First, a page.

Good Morning, Sunshine

Golden groundsel, Packera obovata,  is a yellow-flowered perennial.

Its blooms are not orange-yellow, nor are they yellow-green.

Golden groundsel flowers are yellow.

There’s no ambiguity or ambivalence with these blooms: they are yellow, yellow, yellow.

One of the earliest of the spring bloomers here in the Austin area, this perennial pretty delivers a dab of sunshine to shady spots, and for the remainder of the year, carpets those same shady spots as a hardy ground cover.

I like the foliage.  The base foliage–the leaves that you see for 10 months of the year–are composed of oval, serrated-edged leaves which form a dense mat along the ground.  In late January, early February, the plant sends up slender stems along which grow more deeply lobed leaves.    In essence, the plant produces two styles of foliage.

It’s a plant with a two-for-one set of leaves!

As groundsel gears up for its spring show,  the slender flower stems develop clusters of buds which eventually open with radiant yellow blooms.  Viewing these beauties first thing in the morning is as good a wake-up as any strong cup of coffee.  In a garden or along a trail, you can’t miss these shards of sunshine–they demand attention.  Even before my own little patch of groundsel flowered-up, I’d spied a number of groundsels blooming along some urban trails where I hike.

These flowers are not shy and will not be ignored.

While Golden groundsel isn’t host to any particular insect, the flowers are good nectar sources for native bees and butterflies.  Somehow, I didn’t get any photos of the pollinators on my groundsel blooms, though I observed some tiny native Perdita bees.  In early March, I spotted this hairstreak on a groundsel flower at the Lady Bird Johnson Wildflower Center.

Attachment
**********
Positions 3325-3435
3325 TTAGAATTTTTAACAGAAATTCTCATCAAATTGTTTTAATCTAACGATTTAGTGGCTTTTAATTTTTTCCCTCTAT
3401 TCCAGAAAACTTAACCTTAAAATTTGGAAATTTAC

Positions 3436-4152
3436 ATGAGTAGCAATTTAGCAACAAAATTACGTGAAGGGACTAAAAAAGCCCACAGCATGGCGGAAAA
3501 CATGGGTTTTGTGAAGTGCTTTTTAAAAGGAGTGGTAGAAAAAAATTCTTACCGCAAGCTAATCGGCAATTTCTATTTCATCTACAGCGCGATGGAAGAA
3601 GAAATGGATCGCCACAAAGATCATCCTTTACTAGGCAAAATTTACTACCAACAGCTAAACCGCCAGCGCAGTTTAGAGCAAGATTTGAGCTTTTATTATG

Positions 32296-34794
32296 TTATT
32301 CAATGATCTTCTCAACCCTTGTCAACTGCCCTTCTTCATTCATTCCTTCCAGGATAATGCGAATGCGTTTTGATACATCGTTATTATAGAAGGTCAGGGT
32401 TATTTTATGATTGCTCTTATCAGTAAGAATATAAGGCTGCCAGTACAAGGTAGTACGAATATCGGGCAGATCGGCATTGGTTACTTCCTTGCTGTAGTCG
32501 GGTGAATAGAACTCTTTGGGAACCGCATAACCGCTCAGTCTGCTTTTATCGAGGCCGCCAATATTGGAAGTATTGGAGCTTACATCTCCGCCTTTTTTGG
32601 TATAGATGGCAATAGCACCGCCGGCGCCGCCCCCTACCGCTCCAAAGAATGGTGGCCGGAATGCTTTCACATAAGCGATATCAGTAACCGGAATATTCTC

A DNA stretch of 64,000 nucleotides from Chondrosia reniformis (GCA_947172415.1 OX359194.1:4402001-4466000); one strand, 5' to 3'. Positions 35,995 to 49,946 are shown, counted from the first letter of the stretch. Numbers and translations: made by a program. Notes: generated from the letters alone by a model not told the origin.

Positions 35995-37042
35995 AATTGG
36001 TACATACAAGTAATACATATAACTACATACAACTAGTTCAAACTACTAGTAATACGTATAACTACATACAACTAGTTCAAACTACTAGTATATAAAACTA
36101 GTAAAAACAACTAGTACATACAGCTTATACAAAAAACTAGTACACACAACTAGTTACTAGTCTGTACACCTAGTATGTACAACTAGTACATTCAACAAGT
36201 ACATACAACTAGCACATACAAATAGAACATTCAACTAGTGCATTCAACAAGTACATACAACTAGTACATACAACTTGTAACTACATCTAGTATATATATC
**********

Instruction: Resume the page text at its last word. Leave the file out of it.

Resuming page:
On a petal of the flower just below where  the hairstreak nectars, sits another insect. Bee, beetle, or bug, I can’t discern.

The patch of groundsel was growing in full sun and bloomed much earlier than mine.  On that early March day, the blooms appeared to be nearing the end of their cycle.

Just this week, some of my groundsel flowers have begun to seed out.

Snowy, fuzzy seedheads, clearly designed for wind dispersal, have replaced some of the sunny flowers, and many more will follow in similar fashion.  Golden groundsels are in the Asteraceae family of plants and demonstrate the pappus structure of seed development.  The delicate, hairy attachments carry the actual seed aloft on wind, planting themselves in other places and other gardens for future groundsel goodness.

Many of the native Texas plants that I grow seed out prolifically, but not the Golden groundsel.  Even though I allow mine to seed out, I’ve never found any groundsel seedlings in other parts of my garden.  What I have noticed is that my patch is leaning toward its neighbor, a group of iris, as the groundcover part of the plant is steadily creeping into their space.

Or perhaps, it’s the iris which are marching toward the groundsel.  Either way, I plan to expand the range of my groundsel. The groundsel leaves, presumably with roots attached, are outgrowing the original area that I devoted to it.  In late summer or early fall–once we’re out of our tough Texas summer–I’ll remove several of the abutting iris to make room for the groundsel plants.  I love my iris and they bloom for a longer time, but I have plenty of iris in my garden and not nearly enough Golden groundsel.  By transplanting a few more groundsel plants, I’ll welcome to more in my garden.

Native to Central Texas, Golden groundsel enjoys a wide distribution throughout North America.  As long as you can find seeds or plants, there’s no reason not to enjoy this lovely plant.  It’s a tough, easy-to-grow perennial with a bright disposition.

Just remember to don your sunglasses when they start blooming.

Purple Reign

Purple is the color of the week in my garden.

A purple Spiderwort flanks a potted Ghost plant (Graptopetalum paraguayense), setting the mood for a reign of purple.